Independent from Long Beach, California on January 24, 1975 · Page 8
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Independent from Long Beach, California · Page 8

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Long Beach, California
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Friday, January 24, 1975
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Page 8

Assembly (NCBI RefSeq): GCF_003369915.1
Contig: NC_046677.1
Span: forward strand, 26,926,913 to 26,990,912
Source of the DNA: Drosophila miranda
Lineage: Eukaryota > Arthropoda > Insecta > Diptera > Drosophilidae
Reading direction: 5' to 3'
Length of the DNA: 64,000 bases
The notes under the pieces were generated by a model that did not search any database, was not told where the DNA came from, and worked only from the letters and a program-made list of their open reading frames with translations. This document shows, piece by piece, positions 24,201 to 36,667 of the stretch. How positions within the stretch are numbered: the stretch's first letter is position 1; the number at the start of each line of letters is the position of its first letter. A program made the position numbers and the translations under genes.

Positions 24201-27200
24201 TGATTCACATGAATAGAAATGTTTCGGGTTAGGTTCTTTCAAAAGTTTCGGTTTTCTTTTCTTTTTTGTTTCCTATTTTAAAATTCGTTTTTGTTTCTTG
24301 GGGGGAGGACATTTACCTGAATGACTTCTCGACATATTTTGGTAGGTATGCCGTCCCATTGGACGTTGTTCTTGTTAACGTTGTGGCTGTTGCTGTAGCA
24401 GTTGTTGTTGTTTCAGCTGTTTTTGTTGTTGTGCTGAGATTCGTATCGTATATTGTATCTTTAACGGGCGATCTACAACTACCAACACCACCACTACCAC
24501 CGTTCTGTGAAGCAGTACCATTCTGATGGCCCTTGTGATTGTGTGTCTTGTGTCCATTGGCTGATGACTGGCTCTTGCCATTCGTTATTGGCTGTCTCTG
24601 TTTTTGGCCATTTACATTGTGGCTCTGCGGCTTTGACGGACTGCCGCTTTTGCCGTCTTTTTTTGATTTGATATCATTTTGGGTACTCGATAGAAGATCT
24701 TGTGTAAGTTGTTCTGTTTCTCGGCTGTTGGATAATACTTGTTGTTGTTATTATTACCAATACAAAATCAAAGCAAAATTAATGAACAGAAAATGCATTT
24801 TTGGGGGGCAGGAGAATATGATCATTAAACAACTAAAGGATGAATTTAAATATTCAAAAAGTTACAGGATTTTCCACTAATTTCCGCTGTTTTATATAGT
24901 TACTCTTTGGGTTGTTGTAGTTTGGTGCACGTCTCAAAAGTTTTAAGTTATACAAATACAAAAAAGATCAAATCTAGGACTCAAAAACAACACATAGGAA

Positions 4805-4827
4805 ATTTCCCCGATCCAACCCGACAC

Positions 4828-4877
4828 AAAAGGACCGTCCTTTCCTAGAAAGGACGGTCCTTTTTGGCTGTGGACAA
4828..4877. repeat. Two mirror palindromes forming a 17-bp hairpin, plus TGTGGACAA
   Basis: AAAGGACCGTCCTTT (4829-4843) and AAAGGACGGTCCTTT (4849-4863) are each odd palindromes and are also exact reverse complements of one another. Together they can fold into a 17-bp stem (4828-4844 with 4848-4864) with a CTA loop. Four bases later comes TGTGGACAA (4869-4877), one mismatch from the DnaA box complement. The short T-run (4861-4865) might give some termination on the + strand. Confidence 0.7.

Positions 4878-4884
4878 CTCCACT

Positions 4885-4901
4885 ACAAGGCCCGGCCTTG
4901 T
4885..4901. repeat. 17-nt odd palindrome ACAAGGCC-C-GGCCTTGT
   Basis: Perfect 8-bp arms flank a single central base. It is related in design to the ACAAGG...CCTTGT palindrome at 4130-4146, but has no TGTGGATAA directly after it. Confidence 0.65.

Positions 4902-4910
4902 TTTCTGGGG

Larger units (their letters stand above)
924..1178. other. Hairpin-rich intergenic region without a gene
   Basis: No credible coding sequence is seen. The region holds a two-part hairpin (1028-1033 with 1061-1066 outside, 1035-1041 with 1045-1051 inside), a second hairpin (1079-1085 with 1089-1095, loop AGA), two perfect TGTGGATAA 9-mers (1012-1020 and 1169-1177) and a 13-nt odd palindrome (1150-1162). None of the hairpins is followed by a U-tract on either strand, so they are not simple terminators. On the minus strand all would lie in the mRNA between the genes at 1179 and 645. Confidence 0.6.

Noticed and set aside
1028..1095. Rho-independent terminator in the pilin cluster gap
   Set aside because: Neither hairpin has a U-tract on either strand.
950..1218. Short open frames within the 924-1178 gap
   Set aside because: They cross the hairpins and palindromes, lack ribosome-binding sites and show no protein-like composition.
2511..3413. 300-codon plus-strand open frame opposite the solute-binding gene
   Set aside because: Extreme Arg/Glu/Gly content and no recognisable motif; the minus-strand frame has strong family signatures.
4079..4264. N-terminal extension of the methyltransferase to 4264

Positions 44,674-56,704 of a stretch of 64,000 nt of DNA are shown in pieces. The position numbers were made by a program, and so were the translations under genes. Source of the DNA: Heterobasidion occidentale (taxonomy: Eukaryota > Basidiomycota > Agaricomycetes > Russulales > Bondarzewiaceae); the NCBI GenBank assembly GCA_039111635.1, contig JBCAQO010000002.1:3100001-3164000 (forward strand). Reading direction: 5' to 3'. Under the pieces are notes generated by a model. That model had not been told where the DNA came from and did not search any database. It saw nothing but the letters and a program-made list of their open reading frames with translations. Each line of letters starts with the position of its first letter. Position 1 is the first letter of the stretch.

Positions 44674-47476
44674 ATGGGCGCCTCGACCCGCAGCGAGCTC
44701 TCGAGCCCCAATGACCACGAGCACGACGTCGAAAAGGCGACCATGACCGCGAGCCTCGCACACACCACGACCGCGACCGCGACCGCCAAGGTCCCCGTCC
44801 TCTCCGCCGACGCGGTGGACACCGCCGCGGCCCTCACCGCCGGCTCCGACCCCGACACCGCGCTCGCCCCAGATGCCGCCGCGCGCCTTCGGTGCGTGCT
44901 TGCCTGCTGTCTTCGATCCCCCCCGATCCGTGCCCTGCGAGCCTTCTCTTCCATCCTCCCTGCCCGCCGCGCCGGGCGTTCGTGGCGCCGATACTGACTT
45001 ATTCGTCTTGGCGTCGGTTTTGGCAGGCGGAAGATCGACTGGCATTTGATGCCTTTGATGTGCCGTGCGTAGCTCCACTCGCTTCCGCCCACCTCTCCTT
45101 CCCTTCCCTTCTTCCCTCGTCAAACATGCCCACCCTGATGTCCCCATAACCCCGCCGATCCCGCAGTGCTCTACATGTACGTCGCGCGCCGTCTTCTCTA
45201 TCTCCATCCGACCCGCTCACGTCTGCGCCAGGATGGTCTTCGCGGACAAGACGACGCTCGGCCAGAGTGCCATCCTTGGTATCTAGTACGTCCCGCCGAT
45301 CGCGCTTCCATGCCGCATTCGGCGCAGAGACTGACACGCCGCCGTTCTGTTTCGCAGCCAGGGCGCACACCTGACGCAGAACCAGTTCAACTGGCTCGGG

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^-INDEPENDENT JAM) PRESS-TELEGRAM (PM) LWJ BUCK, am., Fri., j«. », i w AFL-CIO urges ban on Arab oil New York Timi»s Service WASHINGTON--Leaders of the AFL-CiO caiied Thursday for an outright ban on oil imported from the Arab nations that took part in the 1973-197-1 boycott and for rationing at home. They also proposed that importation of oil be taken out of private hands and handled by the government as part of a six-point program for curing the nation's "economic emergency." The general board of the AFL-CIO, meeting in an emergency session, rejected President Ford's economic program. AFL-CIO President George Meany called the program "the weirdest one I have ever seen." Meany also rejected proposals made by congre- sional Democrats as "press statements" with no substance. Secretary-treasurer Lane Kirkland said that the President's program "would mean more inflation, more recession and more unemployment." WITH LITTLE debate, the federation's leadership endorsed its own six-point program that included the Arab oil ban, a $20 billion tax cut, public works programs and improved benefits for the unemployed They promised to lobby hard for the program, and at least four leaders talked of demonstrations in Washington. OIL WARNING (Continued from Page A-1V On energy and econom- mentioned reports t h a t three U.S. divisions were ready for possible action in the Middle East. Ford responded he didn't think he should "talk about any particular military contingency p l a n s , " and minutes later, a Pentagon spokesman declared: "We have no plan to send any divisions to the Middle East." Ford said a new oil embargo would produce a very serious situation because the oil cartel might present a more solid front than d u r i n g the 1973 embargo when the United States continued to receive shipments from non- Arab oil producers. A tougher embargo, he said, would require "more drastic action." But he said gasoline rationing would be a last resort in such a case. The questioning ranged from the domestic economy to foreign policy. In discussing the Middle East, Ford said he was hopeful t h a t Kissinger's step-by-step a p p r o a c h would reach a negotiated settlement. "If we don't try to move in this direction at this time," he said, "I think we might lose a unique opportunity." SHOULD the Kissinger e f f o r t f a l t e r . Ford acknowledged t h a t "we would probably have to go to Geneva" for A r a b Israeli talks. The Soviet Union has pressed for Geneva negotiations while the United States has opposed such a conference for now. The President said the administration was in contact with the Kremlin and "the Soviet Union is playing a part even at the p r e s e n t t i m e " in the search for Middle East peace. Ford also plumped hard for his SSOO-million military aid request for South Vietnam. He said Ambassador Graham Martin had assured him that Saigon "would be over the hump militarily and economically" if adequate aid is made available in two or three years. Bui the President, re- c a l l i n g past optimistic prophecies, commented: "We've been told that before." HE CHARGED Hanoi with "total disregard" of the 1973 peace accords and said the South Vietnamese "deserve some help." ic issues, Ford defended his imposition of tariffs on f o r e i g n oil imports, declaring that failure to act "would have been a sign of weakness around the world." IN WHAT the network billed as "A Conversation w i t h President Ford," C h a n c e l l o r and Tom Brokaw questioned Ford about his energy and economic proposals. The President again declared his opposition to g a s o l i n e rationing and said he preferred a fuel a l l o c a t i o n s y s t e m to mandatory rationing. He indicated a willingness to compromise on some of his economic recommendations, saying, "I d o n ' t C o n t e n d my proposal is 100 per cent right." In other a r e a s , the President said: · · · · -- " U n d e r no circumstances," should the FBI spy on members of.Con- gress or on American citizens. But he said there, were proper areas..for. FBI investigation, a n d . w hen these generated. information in a peripheral way a b o u t congress- m e n , t h a t information should be given to the legislators involved. --He felt it would be premature for him to judge the charges of CIA domestic s p y i n g . "Mistakes were made, going back to 1964 or 1965; it has stopped now." he. said. "For me to say on this program that Mr. A did something that was illegal or that the group did something that was totally wrong" would be premature for him before he gets the report of a blue-ribbon citizens commission headed by Vice P r e s i d e n t Nelson A. R o c k e f e l l e r . ( R e l a t e d story on Page A-51 --Asked about Watergate figures who have received big advances from publishers for their books, Ford said. "I think it will bother a good m a n y Americans young and old. 1 wouldn't buy the book." --He suggested he might not be a candidate for the presidency in 1976 if e c o n o m i c conditions then were so grim that he would have little chance of winning. But he said he - w a s confident the economy will be a lot better next year than it is now and "people will have a fresher, more optimistic point of view." Major Democratic reform rolled back WASHINGTON (AP) The Democratic Party's Compliance Review Commission rolled back a m a j o r p a r t y r e f o r m Thursday, reopening fact i o n a l d i v i s i o n s w i t h threats of lawsuits and hints of a black walkout. The renewal of fighting came as the commission placed a narrow definition on p a r t y law which requires reform rules to be carried to "all p a r t y levels." The definition, adopted as part of implementing regulations for the Iffifi delegate selection niles, limits "all parly affairs" striciiy in !·"« delegate selection and to s t a t e level officials. Thursday's a c t i o n extends the reform rules and national party control beyond where they had been in past presidential election years, but draws them back considerably f r o m where the Democrats' reform commission and Kansas City minicon- vention has l e f t t h e m previously. Mayor Richard HutelKT of Gary, Ind., charged in an impromptu press conference outside the meet- i n g room that t h e comm i s s i o n h a d " e m a s c u l a t e d " I h e reform rules. TARIFF (Continued from Page A-l) nounced he would veto any bill calling for rationing. In the House, the Ways omi M£;}«5 Committee in an effort to force Ford's hand, moved to attach a bill suspending the oil tariff increase to a pending vital debt ceiling bill. Committee Chairman Al Ullman, D-Ore., said he expects the committee to complete action on the bill today and predicted the two bills would be combined. Later, appearing in a t e l e v i s i o n i n t e r v i e w Thursday night, Ford said that if his plan for imposing energy taxes were rejected he would accept arbitrary allocation of petroleum products instead. A move to arbitrary allocations, he said, would have the desired effect of cutting back on importation of foreign oil but would require less of a bureaucracy to impose than rationing, which he described as a "last resort." A r b i t r a r y allocations would amount to the cutting back on oil imports and the government's deciding how a limited amount of gasoline, heating oil and other petroleum products would be dist r i b u t e d to regions, to industry and other segments of the population. Ford said any embargo by all major oil-exporting nations would force the nation into more drastic e n e r g y - c o n s e r v a t i o n measures, including gas rationing. FORD SAID rationing Would mean a limit of 9 gallons of gasoline per week for each driver in America. He contrasted the 36 gallons'that would be provided each month to current consumption of 50 gallons per month. He said rationing also would mean establishing ·a 15,000 to 20,000-perspn bureaucracy to administer it for "a minimum of f i v e years, probably 10 years." And he noted a probability that it would bring black, marketeering. "I' just don't think it would work," he said. The new- confrontation between Ford and the Congress was only one of ' s e v e r a l developments' here Thursday: --A group of 10 north- .e a s t e r n governors met- with Ford to discuss his e n e r g y p r o g r a m , and most of them echoed Gov. Hugh Carey of New _York, who said the tariff increases "would not effectively encourage energy conservation" but only worsen the recession. --Three top economists told the Joint Economic Committee t h a t Ford's energy program would, if implemented, nullify the stimulative effect of his . proposal to return some 51 6 billion to individual and corporate taxpayers tliis year and probably lead to another year of double-digit inflation. --The Federal Energy Administration (FE.-U, briefing members of Congress on the administration's energy proposals, said its studies show that they would cost the average American household an extra $275 to $345 a year and that almost half the average hike would come in higher prices for p e t r o l e u m by-products such as plastics and chemicals. --Treasury Secretary William Simon defended the oil import tariff as vital to the national security, telling the House Ways and Means Committee t h a t "anyone who lived through the 1973-74 oil embargo and watched the severe effect it had on our economy, and anyone PRESIDENT FORD finishes signing proclamation that boosts tariffs on imported oil Thursday at the White House. Looking on are Frank Zarb, left, Federal Energy administrator, and Alan Greenspan, chairman of the Council of Economic Advisers. who reads in the papers that $2 billion are leaving this country every month to pay for petroleum imports, could hardly con- elude that oil imports do not pose a threat to our national security." After signing the tariff proclamation, which he is authorized to do by the 1962 Trade Expansion act, Ford told reporters in an impromptu press conference that he did so "so we don't find ourselves being held hostage" by the m a j o r oil producing nations. "I HAVE just signed a proclamation w h i c h , in .my honest judgement, was necessary," he said, "not for the purpose of penalizing any state or any section, but for the purpose of solving our very critical energy problems." Declaring that the U.S. 'is very vulnerable to foreign oil producers," Ford said, "The American people want action...We have been on dead center for two years." I n f o r m e d t h a t Gov. M i c h a e l D u k a k i s of M a s s a c h u s e t t s had accused him of holding Congress "hostage" for his programs, Ford said that · w a s n ' t ' a " f a i r accusation...The total country w i l l be treated equally, including 'New England." Under his plan. Ford said, the states "will get a refund for any increased energy costs and individuals and businesses will get refunds. I think my plan is, equitable and comprehensive." FORD SAID his action --which would put a $1 tax on each barrel of imported crude oil beginning Feb. 1; $2 on March 1, and S3 on April 1--would give the nation a long- range energy program "that increases domestic energy supplies and encourages lasting conservation." However, three prominent economists warned the Joint Committee on Economics t h a t Ford's energy program would only trigger more inflation by increasing the price of gasoline, fuel oil and other petroleum products and prolong the recession by nullifying Ford's proposed tax rebate. Paul McCracken. chairman of the Council of Economic Advisers (CEA) in the Nixon administra- t i o n : G a r d n e r Aekley, CEA chairman in the Johnson administration; and C h a r l e s Schultze, budget director in the J o h n s o n administration, -AP Wlrephoto Rocky urges passage CHICAGO (UPI) - Vice President Nelson A. R o c k e f e l l e r Thursday night challenged Congress to either pass President Ford's economy and energy program or come up with one of its own to meet the country's most serious challenge "at any time short of war." Rockefeller, in his first speech since b e i n g confirmed as vice president, said Ford's plan was "a comprehensive program and a tough but good program." Rockefeller's a'ppcar- hefore a National Business Leadership Conference d i n n e r in a rked the first time an administration leader has taken the Ford program to the nation since Ford's State of the Union address. "Congress has the responsibility to respond positively by adopting the President's program or to come up with a program of its own which recognizes the critical nature of this situation and which is comprehensive and bold enough to deal with the crisis that confronts us," Rockefeller said. all urged that Ford withhold the tariff increase until Congress has had a chance to analyze its impact on the economy. Sen. Hubert Humphrey, D-Minn., presiding for the first time as chairman of the committee, agreed with the three witnesses. "Once you jack up the price of crude oil, you open a Pandora's box," he said. AT THE same time, Frank Zarb, director of the FEA, told the congressional briefing that the more the administration's programs and its alternatives are "exposed to public debate, 'the more we will get agreement that this is the general kind of approach that will work best." Zarb said his agency's studies show that under the Ford .plan the average U.S. household .would pay an extra $171 per year for all energy purposes and another $104 to $174 for petroleum products and other indirect increases caused, .by. .the tariff increase. Morioii for off shore oil drilling United Press International I n t e r i o r Secretary Rogers C. B. Morton defended offshore oil drilling practices Thursday. Morton said it would be a "criminal omission".if such drilling were ruled put as a moans of replenishing diminishing domes- tie oil supplies. He said that most ocean pollution by oil was due to spillage from tankers and not from wells. Morton spoke at a Los. Angeles news conference and at a Chamber of Commerce luncheon on the need for additional oil supplies. He said the Interior Dep a r t m e n t will not go ahead with offshore leases until "all the facts are in" and until an environmental impact report is filed. "I THINK if no area is leased and, we decide not to expand pur production of oil that in four or five years this country would be in very, very serious trouble," he said. "Certainly, t h e n , you can almost look back on this as almost a criminal omission because we're depleting our oil reserves today, at approximately 8 per cent a year. · "That means that at the end of 10 . years, you've depleted your oil production by 80 per cent. If you put an 80 per cent reduction in production of . domestic oil on to our economy the result would be catastrophic." MEANWHILE; in a tough new effort to make sure oil firms do not hold back potential offshore gas production, the Interior Department demanded that 10 companies explain why they have turned off wells drilled in the Outer Continental Shelf. . . Morton said any company failing to adequately justify closing, its wells must either put the wells back into production or risk losing its" offshore lease "for failure'to produce." Court removes hurdle $ to youth's graduation^ 17-year-old youth SANTA ROSA (AP) - A judge has ruled that^ who refused to run a HP ·;»{,,; volleyball game may not b« · »^ ^J^«^ P,»fg^| Sonoma County ruled Wednesday against Cover-.^ dale.Unified School District which refused to let-· Robert Coats graduate because he wouldn t run a ,, ?P 'Coats was to have been graduated last June. ' - . , The Youth Law Center of San Francisco wh ch filed suit on Coats' behalf said he had met all fte^ requirements for graduation but refused to run the^ laP 'The center said that the physical education,;-: teacher ordered Coats to run the lap after his team . lost a volleyball game and that it was punishment commonly imposed on less skillful athletes. I! Teacher in 'morals case' to be rehired FRESNQ (UPI) - The case of Linda Cairns, a Bakersfield schoolteacher fired in 1970 because she and a daughter lived with a man not her lawful husband, is over. Mrs. Cairns won. · . · . . A ruling by. the 5th Dist r i c t Court of Appeals W e d n e s d a y upheld a lower court ruling in favor. The school district said it would not appeal its contention that she was properly -fired .for "immoral conduct, dishonesty and evident unfitness lor service." The court ruled Mrs.' Cairns must be reinstated, in her position as. music teacher with full back pay from March 13, 1970, the day she was suspended. The ruling and the high school district's decision not to appeal the matter further was followed im: mediately by the resignation of the school's principal, Edwin J. Demello, who first suspended Mrs. Cairns. The court's opinion said in part, "A teacher's conduct cannot be used against her if it occurs outside the school and does not affect her ability to teach or the relationship with her students." The court said that in the case of Mrs. Cairns there was "a total absence of proof of any rela- tionship between her conduct and her ability to teach." - A spokesman for the district .said Mrs. Cairns-. would resume- her post as music teacher at the high . school on Monday. Mrs. Cairns was fired after she was arrested iij, November of 1969 on a, : . charge of contributing to" : the delinquency of her 12- year-old daughter by living with a man to whom she was not married.. The ,, charges later were dismissed. . Officials said the back; p a y due Mrs. Cairns ~ would amount to about $50,000. 2-year tab for Reagan's state ·jet $334,764 |i; SACRAMENTO (UPI) -J"; Former Gov. Ronald Rea»·'. gan's travels in/the state- leased executive jet cost C a l i f o r n i a taxpayer^, i 1 $334,764 during Reagan's last two years in office. In addition to hiS:Offi-". cial state flights, Reagan . ran up a $49,396' bill using;' the red, white and blue jet. for political activities.'. That tab was paid by ; Republican organizations'. CAWS FINAL DATS SALE ENDS SUNDAY, FEB. 2 reductions to